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Employers Not Protected From COVID-19 Lawsuits Under New Legislation!

By January 12, 2021October 21st, 2021Employment Law

Recently enacted legislation protects individuals, companies and the government from liability towards anyone who was exposed to and contracted COVID-19. This protection is afforded to virtually all Ontarians EXCEPT employers!

The Rule and the Exception

In an effort to curtail lawsuits from people who have been exposed to and contracted Covid-19, Ontario enacted the Supporting Ontario’s Recovery Act. The legislation is retroactive to March 17, 2020. It states that no one will have civil liability towards a person who was exposed to and contracted COVID-19 provided there was a “good faith effort” to follow all COVID-19 laws and public health guidelines, and there was no gross negligence on the part of the person or entity being sued.

The Act applies to individuals, corporations, and the government itself. But there is an important exception. A class of individuals and corporations who are not protected and are expressly excluded from protection under this legislation are Employers. The Act specifically carves out an exception for any “worker” (which may mean employee or contractor) who is exposed to or becomes infected with COVID-19 on the job or in carrying out their duties.

What Does This Mean for Employers?

If you are an employer covered by WSIB, and you have an employee who contracts COVID-19 while on duty, then that employee may be able to submit a claim through WSIB according to the Workplace Safety and Insurance Act (WSIA). Beware, when a WSIB claim is submitted, an employer’s premiums usually go up as well.

But what if you are an employer who is not covered by WSIB? In that case, unfortunately, you and/or your corporation are exposed to liability towards your employees when it comes to COVID-19 exposure and infection on the job.

This is especially important for dentists because dentist employers are not required, by law, to obtain WSIB for their employees. And the liability insurance offered through the RCDSO does not cover employee liability. As per the Professional Liability Program:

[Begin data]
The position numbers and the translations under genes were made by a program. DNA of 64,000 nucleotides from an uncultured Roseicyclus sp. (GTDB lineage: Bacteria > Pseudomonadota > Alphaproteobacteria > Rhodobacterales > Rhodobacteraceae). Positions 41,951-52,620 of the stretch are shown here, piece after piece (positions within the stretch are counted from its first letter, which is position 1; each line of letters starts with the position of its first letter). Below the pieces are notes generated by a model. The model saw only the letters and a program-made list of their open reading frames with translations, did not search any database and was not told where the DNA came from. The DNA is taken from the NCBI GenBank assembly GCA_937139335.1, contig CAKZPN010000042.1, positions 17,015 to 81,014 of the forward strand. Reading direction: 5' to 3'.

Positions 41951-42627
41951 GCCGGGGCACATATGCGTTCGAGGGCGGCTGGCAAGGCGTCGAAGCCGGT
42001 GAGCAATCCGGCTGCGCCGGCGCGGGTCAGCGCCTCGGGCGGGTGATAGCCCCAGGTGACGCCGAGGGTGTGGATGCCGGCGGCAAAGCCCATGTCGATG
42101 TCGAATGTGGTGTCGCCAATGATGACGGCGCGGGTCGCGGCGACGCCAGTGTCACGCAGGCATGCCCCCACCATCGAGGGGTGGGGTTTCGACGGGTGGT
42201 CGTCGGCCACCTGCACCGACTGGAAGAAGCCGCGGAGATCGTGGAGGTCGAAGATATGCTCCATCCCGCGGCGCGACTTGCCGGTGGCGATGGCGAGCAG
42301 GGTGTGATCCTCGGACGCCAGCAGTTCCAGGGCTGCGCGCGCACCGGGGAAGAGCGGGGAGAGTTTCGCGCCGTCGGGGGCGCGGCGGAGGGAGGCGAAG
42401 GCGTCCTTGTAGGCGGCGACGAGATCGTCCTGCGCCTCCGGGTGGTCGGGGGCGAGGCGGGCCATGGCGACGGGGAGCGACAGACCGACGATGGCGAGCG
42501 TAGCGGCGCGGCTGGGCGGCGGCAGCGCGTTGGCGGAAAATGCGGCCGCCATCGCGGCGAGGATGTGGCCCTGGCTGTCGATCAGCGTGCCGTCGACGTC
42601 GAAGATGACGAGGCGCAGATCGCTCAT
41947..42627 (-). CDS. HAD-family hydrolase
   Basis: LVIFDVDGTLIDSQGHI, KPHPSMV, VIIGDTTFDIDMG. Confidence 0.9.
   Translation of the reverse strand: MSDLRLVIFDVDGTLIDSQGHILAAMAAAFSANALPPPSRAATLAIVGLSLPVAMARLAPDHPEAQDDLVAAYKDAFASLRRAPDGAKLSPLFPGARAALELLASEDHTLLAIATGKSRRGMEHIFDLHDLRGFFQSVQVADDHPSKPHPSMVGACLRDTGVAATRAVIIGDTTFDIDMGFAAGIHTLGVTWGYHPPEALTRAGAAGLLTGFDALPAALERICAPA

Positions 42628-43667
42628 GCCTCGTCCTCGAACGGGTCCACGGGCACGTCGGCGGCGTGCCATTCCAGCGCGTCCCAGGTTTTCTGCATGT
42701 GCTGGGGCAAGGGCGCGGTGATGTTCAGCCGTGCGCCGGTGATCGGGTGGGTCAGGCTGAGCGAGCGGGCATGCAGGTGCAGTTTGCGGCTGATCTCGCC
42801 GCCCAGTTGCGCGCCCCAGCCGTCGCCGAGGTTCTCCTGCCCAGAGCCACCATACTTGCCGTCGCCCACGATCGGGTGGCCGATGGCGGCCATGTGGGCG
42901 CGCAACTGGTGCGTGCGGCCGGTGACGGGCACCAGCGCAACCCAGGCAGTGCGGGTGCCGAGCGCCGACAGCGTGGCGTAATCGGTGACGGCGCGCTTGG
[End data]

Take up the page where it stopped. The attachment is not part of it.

The errors and omissions policy provided by the RCDSO to its members and administered by PLP protects Ontario dentists against liability arising out of the performance of or failure to perform “professional services”, defined as the practice of dentistry and “those services … reasonably considered by the [RCDSO] to be part of, related to, or ancillary to” the practice of dentistry in Ontario.

In other words, PLP assistance is limited to patient claims of malpractice or negligence in providing dental treatment, e.g. performing endodontic therapy on the wrong tooth or failing to diagnose osteomyelitis.

What Can You Do to Protect Yourself?

The legislation requires employees to prove that the infection occurred in the course, or as a result, of employment. So it is more important than ever that employers ensure that they follow all laws relating to COVID-19, including public health guidelines, and doing their best to protect their employees while on the job.

Dentists have always had strict infection prevention and control guidelines (as set out by their College and the Provincial Infectious Diseases Advisory Committee). But now, in light of employers’ exclusion from this new legislation, dentists need to redouble their efforts to safeguard their employees from COVID-19 and protect themselves from added liability. One way to do this is to ensure all workers are on board with new policies and procedures by

  • continuously holding team huddles,
  • informing workers of the latest COVID-19 news and
  • updating policies as new rules and guidelines are put in place by the government, the College and public health.

Bottom Line

Prior to COVID-19, we recommended reviewing and updating office policies (especially infection prevention and control) at least once per year. However, that has changed since COVID-19 and the rapid speed with which new laws and policies are being made. We now recommend reviewing your office policies every month, or every time there is new information from the government, the RCDSO or public health Ontario. Reminding staff about the contents of these policies and checking in as to whether they understand and have been following the policies is also extremely important.

Here are the policies we recommend reviewing frequently:

  • Infection Prevention and Control
  • Health and Safety
  • Personal Protective Equipment
  • Specific Practices For Aerosol Producing Procedures
  • Cleaning and Disinfecting Surfaces
  • COVID-Specific Policies (such as what to do in case of an exposure)

For more information on an employer’s responsibilities during the pandemic, please refer to our Employment Law Changes & Updates section for the latest announcements in provincial and federal policies.

If you need help updating your Office Policy Manual or have questions about your employee liability, we can help. We are happy to help and offer more information on these and any other employment issues. DMC is dedicated to helping dentists understand and minimize the risks associated with being an employer. Send DMC an email or give our Employment Law Team a call directly at 416-443-9280 extension 206.

The Content of this post is provided for informational purposes only. It is not intended to be legal, financial, tax, or other professional advice of any kind. You are advised to contact DMC (or other counsel) to seek specific legal advice concerning your individual situation.